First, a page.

Nicolas Roche: 'It's good that concussion is being taken more seriously'
Monday, March 18 - Stage 1: Callela to Callela (152.3km)
Although this is my first diary of the season, I've ridden three races before this week's Tour of Catalonia - with varying degrees of success.
While I felt I was going reasonably well in the heat of the desert Tours of Dubai and Oman - even managing a top-ten finish on the summit of Green Mountain in the latter - the cooler climes of Europe this month soon made me reassess my condition.
As any of you who've been following my career already know, I've never gone too well in the cold and while we haven't been hit by the Beast from the East as much as Ireland has, this spring has been colder than most on the continent.
This year's Paris-Nice, which ended a couple of weeks ago, was my first race on European soil this year and the worst edition of the 'Race to the Sun' I've ever done.
I struggled a lot, lacked power and rode anonymously in the bunch for most of the week.
I was happy with my performance on the penultimate stage, where I got up the road for most of the day and had a pretty solid stage, but then was so wrecked the next day that I abandoned after maybe 20km of a stage which finished just down the road from where I live. I think it's only the second race I've abandoned in almost three years, so that was very disappointing.
I wasn't actually supposed to be riding this Tour of Catalonia - having originally been pencilled in for the Tour of the Basque Country in a couple of weeks' time instead - but the team has had so many injuries and illnesses this spring that I got a phone call on Friday evening to say I was in.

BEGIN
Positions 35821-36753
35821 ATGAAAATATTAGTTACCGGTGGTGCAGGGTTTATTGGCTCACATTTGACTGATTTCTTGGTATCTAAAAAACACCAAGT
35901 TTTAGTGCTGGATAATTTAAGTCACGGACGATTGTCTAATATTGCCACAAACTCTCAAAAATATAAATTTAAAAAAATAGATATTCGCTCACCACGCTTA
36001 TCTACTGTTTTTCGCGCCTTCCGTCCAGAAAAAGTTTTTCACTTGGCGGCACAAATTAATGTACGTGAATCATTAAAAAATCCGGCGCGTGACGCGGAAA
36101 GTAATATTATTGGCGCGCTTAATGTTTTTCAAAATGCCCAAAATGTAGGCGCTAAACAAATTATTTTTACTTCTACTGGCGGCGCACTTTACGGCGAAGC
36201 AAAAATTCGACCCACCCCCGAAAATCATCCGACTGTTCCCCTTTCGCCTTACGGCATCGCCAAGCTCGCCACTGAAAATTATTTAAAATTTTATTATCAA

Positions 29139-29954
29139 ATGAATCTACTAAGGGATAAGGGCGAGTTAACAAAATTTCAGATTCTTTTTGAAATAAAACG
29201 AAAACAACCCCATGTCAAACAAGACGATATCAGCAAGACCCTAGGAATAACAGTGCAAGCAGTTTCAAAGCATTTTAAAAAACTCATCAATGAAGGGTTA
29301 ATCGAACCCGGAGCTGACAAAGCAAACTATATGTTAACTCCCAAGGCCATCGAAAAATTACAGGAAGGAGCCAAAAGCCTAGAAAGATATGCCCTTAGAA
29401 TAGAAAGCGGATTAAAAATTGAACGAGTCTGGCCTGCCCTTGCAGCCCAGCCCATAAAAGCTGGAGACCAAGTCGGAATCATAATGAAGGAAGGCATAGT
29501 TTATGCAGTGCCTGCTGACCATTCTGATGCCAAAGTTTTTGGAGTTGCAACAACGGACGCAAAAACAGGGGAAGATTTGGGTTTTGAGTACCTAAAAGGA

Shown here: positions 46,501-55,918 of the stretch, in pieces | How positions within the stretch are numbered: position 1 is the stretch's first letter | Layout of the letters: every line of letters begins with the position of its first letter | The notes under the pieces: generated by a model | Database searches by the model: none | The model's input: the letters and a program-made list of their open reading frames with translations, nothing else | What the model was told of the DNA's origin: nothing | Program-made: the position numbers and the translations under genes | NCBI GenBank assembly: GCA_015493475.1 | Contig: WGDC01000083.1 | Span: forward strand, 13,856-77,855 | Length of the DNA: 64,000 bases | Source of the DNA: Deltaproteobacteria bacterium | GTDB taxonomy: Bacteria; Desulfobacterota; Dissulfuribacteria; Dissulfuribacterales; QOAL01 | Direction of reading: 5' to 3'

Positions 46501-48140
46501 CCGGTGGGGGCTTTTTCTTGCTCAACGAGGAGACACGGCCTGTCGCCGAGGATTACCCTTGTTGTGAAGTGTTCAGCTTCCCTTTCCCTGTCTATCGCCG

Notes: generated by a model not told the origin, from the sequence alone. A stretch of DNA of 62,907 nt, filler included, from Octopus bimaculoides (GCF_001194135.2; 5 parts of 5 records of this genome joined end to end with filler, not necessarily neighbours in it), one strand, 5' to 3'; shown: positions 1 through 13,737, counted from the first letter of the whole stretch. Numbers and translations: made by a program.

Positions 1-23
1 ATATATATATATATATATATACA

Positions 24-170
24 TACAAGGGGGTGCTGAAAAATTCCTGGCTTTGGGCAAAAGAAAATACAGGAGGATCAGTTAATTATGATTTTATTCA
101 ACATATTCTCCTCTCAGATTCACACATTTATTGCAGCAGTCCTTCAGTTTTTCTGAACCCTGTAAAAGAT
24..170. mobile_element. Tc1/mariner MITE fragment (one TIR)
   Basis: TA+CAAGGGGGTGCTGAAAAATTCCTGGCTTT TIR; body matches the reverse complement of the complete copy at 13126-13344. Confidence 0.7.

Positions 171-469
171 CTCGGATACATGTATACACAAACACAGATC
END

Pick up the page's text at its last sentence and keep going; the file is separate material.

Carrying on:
Two of our guys crashed in the Nokere-Koerse one day race in Belgium mid-week, another is sick and with myself, Joey Roskopf and Miles Scotson drafted in here, we've so many guys out of action that we were forced to pull the team from the GP Denain in France at the weekend.
We have American Tejay van Garderen here to focus on the overall classification while I hope to get up the road maybe sometime in the second part of the race.
With some bad weather and snow forecast over the next few days it's going to be tough in the high mountains.
My BMC team hasn't had much luck yet this year.
Even our team leader for this race, Tejay, is coming back from a crash in Paris-Nice where he banged his head and was forced out. Although Tejay was more worried about a possible broken rib at the time, he found himself being hauled into the ambulance before he had much time to think about anything and was out of the race.
Concussion is something that's been associated with rugby a lot recently but thankfully it's also something that is being taken more seriously in cycling.
Over the winter my BMC team-mates and I had some concussion tests done and got some training to help us diagnose concussion within the team.
No matter when you crash in cycling your first instinct is to hop back up on your bike and chase after the bunch; it's only when you stop you realise you've a pounding headache or there's something wrong, so it's good that it's being taken seriously within the team.
With Tejay focused on the overall here, the rest of us were told we can have a go and get up the road if we want to, so today Tom Bohli was our man in the a six-man break - which was unfortunately caught just at the bottom of the last climb, with about 20km to go.
After crossing the line in the middle of the peloton, I got onto the bus afterwards to grab my backpack and saw the replay of the bunch sprint, where Carrick-on-Suir's Sam Bennett took second on the stage behind Alvaro Hedog of Quickstep.
Sam is second overall now and will probably get another chance to go one better tomorrow.
With Dan Martin and Philip Deignan also here, hopefully it will be a good week for the Irish.
Tour of Catalonia, Live, Eurosport 1, 2.45
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